How ‘hubris’ of the selected leaders was measured was complicated, and if you want know, you’ll have to read the article, but it did involve the well-known ‘Prisoner’s Dilemma Game’. It was from this, and 11 pages of statistical analysis of regression models that the conclusion was reached.

Our study follows a pioneering approach to investigate an unusual selection method for appointing leaders in organizations, partly random selection. This selection method has been extensively used in history but has nearly been forgotten. Today, random decisions are considered by many people to be “irrational”. Our study shows that purposeful random selection, in particular combining competitive selections with a random component, is a rational and promising way of recruiting leaders that tackles hubris in overconfident leaders. Our proposal to “draw your CEO by lot” is provocative but may be promising.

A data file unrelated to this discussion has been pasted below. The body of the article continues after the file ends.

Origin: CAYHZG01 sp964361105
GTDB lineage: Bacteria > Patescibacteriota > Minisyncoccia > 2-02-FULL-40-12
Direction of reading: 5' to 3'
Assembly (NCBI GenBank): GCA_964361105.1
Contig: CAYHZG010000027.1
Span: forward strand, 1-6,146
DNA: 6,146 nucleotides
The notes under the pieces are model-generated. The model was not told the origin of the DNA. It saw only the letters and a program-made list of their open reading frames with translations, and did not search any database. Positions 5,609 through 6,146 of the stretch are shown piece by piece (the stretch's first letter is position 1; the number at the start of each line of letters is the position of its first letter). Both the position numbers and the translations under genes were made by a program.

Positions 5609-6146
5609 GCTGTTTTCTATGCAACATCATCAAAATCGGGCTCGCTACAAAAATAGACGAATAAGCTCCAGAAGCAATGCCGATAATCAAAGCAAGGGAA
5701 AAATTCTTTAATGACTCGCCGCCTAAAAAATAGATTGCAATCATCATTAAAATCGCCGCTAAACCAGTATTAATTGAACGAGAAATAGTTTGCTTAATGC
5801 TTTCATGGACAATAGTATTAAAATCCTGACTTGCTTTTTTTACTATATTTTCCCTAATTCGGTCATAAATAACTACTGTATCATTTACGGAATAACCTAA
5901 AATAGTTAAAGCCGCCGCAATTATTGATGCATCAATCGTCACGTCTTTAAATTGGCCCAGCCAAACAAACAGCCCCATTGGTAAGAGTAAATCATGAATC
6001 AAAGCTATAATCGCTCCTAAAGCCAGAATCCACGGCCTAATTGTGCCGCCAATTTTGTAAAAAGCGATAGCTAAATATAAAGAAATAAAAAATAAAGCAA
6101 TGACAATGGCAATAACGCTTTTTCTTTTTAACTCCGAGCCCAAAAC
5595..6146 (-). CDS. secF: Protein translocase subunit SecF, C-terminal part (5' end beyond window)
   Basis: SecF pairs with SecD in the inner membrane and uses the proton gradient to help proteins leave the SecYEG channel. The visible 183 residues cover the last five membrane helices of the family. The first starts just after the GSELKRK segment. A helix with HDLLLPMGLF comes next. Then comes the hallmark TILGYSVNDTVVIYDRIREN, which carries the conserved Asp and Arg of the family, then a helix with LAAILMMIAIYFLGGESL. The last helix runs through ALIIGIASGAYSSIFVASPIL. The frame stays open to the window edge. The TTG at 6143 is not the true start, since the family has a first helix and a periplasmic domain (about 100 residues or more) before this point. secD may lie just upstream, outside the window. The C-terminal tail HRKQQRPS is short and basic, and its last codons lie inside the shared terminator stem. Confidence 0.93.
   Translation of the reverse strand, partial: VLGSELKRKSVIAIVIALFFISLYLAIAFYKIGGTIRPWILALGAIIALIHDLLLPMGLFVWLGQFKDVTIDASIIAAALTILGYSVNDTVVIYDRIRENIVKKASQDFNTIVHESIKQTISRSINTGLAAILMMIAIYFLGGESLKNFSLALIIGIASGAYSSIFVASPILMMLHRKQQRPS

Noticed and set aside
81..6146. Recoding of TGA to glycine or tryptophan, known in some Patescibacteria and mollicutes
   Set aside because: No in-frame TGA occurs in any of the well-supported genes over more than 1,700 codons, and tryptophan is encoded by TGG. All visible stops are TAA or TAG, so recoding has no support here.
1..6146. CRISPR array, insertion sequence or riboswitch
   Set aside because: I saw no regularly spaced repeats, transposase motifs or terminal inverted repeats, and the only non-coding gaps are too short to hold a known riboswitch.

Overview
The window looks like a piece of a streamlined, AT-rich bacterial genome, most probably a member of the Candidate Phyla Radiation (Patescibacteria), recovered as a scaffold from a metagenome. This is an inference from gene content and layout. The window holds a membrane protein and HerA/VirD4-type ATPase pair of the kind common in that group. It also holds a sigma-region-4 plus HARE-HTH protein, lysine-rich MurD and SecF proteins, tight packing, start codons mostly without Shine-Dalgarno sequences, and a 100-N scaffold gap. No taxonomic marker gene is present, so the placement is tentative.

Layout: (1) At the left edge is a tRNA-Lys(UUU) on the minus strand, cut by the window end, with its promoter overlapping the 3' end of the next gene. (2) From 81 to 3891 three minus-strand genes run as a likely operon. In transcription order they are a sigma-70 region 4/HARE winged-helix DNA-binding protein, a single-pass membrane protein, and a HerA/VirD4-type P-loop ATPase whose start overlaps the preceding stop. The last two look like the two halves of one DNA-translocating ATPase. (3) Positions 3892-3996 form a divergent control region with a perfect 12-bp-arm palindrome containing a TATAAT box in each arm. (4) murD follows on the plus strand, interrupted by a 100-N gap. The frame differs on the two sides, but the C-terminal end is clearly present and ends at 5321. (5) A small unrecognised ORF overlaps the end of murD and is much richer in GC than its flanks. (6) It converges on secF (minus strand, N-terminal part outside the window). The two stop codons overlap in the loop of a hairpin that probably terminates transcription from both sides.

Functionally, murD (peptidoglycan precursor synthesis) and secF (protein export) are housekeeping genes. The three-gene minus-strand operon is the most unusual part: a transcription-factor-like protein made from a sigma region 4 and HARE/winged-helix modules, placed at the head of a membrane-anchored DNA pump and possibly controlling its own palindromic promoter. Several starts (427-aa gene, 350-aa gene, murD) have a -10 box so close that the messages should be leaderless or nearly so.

Most of the members of this group engage in philosophical discussion, where the merits of a proposal are a matter of persuasive rhetoric. Elsewhere, exhortations to ‘follow the science’ abound, and mere rhetoric is treated with caution. Even calling in aid ‘common-sense’ can be suspect.

This is, I believe, the first time any hypothesis of us Kleroterians has been subject to what has been described as ‘The gold standard of science’. I have another example from Levitt of Freakonomics fame which almost constitutes Science, which I will post about later.